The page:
In today's "social" age, many commercial cleaning companies have yet to venture beyond traditional marketing tactics, such as direct mail pieces or print advertising.
While many businesses and business leaders have heard that they should be embracing social media platforms such as Twitter, LinkedIn or Facebook, they are often left with the question of what to post.
The absence of valuable content results in missed opportunities to directly engage customers, improve search engine optimization (SEO) and increase website traffic.
What many businesses don't realize is that, if they know and understand their target customer, they are more than halfway to generating quality content.
The same rules apply if you're a cleaning professional looking to enhance industry contacts and make yourself more marketable for a new job or promotion.
Entrepreneur recently ran an article about the proliferation of content-based marketing, which highlighted a survey of more than 400 business-to-business (B2B) marketers about the state of the market.
Findings showed that almost twice as many B2B marketing gurus have embraced content marketing as their go-to strategy over traditional forms of marketing.
In fact, 82 percent of marketers indicated that they are using some form of content marketing in their overall strategy.
What Is Content Marketing?
Defined, content marketing is the act of creating and sharing content to engage current and potential customers.
Instead of directly pitching your products or services, empower your customers with the information they need to better perform their jobs and make the right purchasing decisions.
For example, if you specialize in floor care products, develop an article discussing floor care tips.
Try to make it timely by tying it into a season or event.
The main rule to follow is to ensure that the content is educational, not promotional.
Don't Reinvent The Wheel
Developing content is the biggest hurdle when it comes to either starting or ramping up your social media efforts.
Content marketing comes in many forms, including press releases, white papers, digital content, webinars, podcasts, websites, events and more.
Instead of starting from scratch, review all of the collateral that your business has used in the past to see if it can be turned into an educational piece.
Often times, companies have a lot of information that can be revived into quality literature.
Great subjects to write about include your customers'' pain points and solutions, timely industry news, a series of "how-to" articles, case studies, etc.
One challenge that many companies face is finding the time to create the material.
Some don't have the staff or the writing expertise on hand.
In this case, many often partner with a public relations firm that specializes in editorial services.
By establishing a partnership with an agency, you can develop cost-effective, valuable pieces that can be used across different mediums.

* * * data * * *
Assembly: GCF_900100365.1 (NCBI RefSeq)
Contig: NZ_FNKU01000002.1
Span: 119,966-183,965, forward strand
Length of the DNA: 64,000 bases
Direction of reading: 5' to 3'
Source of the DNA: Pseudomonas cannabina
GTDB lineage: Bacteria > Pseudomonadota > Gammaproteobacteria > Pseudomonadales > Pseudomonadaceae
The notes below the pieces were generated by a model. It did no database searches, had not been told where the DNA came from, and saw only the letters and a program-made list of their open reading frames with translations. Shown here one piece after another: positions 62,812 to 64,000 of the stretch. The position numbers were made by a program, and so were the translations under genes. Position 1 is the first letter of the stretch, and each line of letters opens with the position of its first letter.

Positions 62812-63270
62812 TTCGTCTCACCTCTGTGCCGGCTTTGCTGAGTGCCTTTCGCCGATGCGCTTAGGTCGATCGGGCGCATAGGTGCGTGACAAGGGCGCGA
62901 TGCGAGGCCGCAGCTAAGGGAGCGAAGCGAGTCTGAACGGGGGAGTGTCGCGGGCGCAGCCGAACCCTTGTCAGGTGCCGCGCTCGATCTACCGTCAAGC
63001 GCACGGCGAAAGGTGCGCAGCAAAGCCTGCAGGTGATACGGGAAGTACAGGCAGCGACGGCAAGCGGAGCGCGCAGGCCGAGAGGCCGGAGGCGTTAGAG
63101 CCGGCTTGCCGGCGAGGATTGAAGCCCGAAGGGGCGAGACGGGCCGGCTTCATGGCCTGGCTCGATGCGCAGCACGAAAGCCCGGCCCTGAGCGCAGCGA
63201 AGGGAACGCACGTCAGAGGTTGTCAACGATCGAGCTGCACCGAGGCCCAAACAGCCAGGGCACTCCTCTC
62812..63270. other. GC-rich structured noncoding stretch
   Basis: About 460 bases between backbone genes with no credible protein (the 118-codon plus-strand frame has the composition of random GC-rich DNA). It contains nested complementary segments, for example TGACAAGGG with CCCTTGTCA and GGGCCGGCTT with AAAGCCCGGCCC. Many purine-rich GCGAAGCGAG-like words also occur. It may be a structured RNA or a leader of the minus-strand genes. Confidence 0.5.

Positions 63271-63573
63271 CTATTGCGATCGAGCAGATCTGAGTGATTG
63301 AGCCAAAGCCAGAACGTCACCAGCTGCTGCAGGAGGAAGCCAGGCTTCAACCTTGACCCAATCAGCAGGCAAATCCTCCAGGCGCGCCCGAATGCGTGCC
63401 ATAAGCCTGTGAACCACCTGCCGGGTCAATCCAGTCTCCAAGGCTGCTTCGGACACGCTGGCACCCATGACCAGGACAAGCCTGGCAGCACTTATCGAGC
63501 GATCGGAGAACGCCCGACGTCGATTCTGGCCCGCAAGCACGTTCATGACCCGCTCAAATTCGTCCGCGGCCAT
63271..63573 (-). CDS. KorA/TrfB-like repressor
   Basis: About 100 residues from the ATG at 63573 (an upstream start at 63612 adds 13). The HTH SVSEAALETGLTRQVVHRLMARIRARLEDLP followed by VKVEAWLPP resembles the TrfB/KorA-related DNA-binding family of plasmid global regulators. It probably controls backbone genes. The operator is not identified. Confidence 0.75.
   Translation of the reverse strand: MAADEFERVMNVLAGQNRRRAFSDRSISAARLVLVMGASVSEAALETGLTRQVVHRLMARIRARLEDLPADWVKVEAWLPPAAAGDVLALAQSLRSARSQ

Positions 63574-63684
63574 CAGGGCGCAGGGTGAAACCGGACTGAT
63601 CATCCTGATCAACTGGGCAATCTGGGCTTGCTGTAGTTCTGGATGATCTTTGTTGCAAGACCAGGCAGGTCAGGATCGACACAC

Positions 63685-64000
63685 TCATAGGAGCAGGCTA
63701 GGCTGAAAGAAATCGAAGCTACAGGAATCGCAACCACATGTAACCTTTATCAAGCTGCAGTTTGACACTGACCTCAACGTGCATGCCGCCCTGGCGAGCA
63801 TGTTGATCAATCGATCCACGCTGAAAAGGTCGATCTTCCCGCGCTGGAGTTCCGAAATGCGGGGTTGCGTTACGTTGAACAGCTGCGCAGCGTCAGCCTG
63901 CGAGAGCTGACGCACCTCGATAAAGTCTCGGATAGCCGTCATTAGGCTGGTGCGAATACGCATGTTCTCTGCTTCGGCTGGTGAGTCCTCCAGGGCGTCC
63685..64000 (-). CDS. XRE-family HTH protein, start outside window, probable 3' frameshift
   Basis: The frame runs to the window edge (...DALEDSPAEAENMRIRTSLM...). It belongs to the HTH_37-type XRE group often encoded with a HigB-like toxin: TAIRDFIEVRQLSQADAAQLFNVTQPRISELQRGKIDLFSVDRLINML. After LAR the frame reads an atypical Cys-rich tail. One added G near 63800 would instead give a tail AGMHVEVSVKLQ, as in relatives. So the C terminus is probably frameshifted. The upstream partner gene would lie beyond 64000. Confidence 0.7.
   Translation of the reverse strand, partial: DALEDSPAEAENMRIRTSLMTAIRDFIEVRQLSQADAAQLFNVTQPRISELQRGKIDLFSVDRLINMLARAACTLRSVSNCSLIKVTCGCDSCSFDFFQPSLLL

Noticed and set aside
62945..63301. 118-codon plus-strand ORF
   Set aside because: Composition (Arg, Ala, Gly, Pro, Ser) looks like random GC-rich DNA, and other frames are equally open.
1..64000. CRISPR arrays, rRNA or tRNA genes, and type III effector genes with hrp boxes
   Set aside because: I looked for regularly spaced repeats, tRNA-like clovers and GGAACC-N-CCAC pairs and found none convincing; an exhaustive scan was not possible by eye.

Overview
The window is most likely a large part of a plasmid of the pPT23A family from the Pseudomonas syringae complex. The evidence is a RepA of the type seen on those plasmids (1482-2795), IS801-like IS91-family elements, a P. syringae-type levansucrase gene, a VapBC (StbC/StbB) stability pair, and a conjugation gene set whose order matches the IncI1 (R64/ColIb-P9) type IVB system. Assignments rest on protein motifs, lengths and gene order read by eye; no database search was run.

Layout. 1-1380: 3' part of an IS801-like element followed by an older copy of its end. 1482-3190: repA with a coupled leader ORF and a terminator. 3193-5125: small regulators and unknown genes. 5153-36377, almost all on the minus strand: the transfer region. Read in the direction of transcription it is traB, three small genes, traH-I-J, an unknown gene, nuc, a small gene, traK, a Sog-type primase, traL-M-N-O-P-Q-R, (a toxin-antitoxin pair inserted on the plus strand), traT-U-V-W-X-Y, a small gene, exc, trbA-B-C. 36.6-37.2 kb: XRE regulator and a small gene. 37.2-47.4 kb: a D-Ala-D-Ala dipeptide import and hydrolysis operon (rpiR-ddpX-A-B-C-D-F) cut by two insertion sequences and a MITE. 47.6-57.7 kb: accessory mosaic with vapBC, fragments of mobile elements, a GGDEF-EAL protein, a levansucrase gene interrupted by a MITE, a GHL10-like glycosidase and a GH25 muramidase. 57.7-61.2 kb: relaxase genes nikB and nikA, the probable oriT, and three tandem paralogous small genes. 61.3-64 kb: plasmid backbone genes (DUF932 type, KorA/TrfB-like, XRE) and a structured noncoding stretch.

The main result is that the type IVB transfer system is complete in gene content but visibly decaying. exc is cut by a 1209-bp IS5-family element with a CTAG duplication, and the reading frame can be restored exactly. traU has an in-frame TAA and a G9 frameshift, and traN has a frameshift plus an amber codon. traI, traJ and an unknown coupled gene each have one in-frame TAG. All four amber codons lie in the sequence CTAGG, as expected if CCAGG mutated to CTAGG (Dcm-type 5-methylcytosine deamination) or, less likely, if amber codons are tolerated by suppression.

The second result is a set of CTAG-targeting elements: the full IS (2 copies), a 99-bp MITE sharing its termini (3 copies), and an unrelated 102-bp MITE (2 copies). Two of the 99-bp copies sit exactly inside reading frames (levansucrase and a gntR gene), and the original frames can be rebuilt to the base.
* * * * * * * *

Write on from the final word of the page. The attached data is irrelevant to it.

Spread The Word
As you develop content, start signing your business up for social sites including Twitter, Facebook and LinkedIn.
Start tracking and "friending" customers, prospects, employees, partners and competitors to establish a following.
Because these venues are "social," it's important to start conversations and comment on others'' discussions as well.
Also, use humor occasionally to let your personality shine through.
Social media is meant to be fun, and it's a great way to share valuable information relating to your business.
Twitter is used for more frequent engagement, so aim to post on Twitter at least once a day, if not more.
Tweets can include tips provided in press releases, articles or podcasts, links to relevant industry news items and retweets from other industry representatives like as @ISSAWorldwide or @CMeNewsDaily.
While tweeting out news and information is key to using Twitter, it is equally important to engage followers to ensure they know you are also listening to them.
Facebook users are quick to "defriend" you or "unlike" your business if you post too often, so save important company news or content for your Facebook page.
Make Facebook followers feel privileged by offering them exclusive access to information from your company, such as before-and-after pictures of a project, a new customer win or a "behind the scenes" look at a job.
Pictures go a long way in the cleaning industry, so take your camera with you in the morning — if you don't have a camera on your phone — so you can capture a shot when the opportunity presents itself.
LinkedIn is a great place to showcase your expertise.
Join industry groups and engage in discussions.
Oftentimes, end users have questions about everyday cleaning challenges or staffing issues.
By helping them with their problems, they see that you have the knowledge to do the job, and it might be the first step to a sale.
LinkedIn also provides a great vehicle for posting links to industry articles you have written, further showcasing your knowledge and expertise.
Delivering quality content through social media sites will engage customers and prospects and help raise your business profile.
Beyond using the material for social media purposes, post it on your website and encourage your sales team to utilize it in new business meetings.
Doing so will educate your prospects and position you as a thought leader in your industry.
Andi Vance is director at Mulberry Marketing Communications, a public relations agency specializing in the cleaning industry. She has more than 12 years of experience developing communications programs for cleaning industry clients. For more information, please visit www.MulberryMC.com or contact Vance directly at AVance@MulberryMC.com.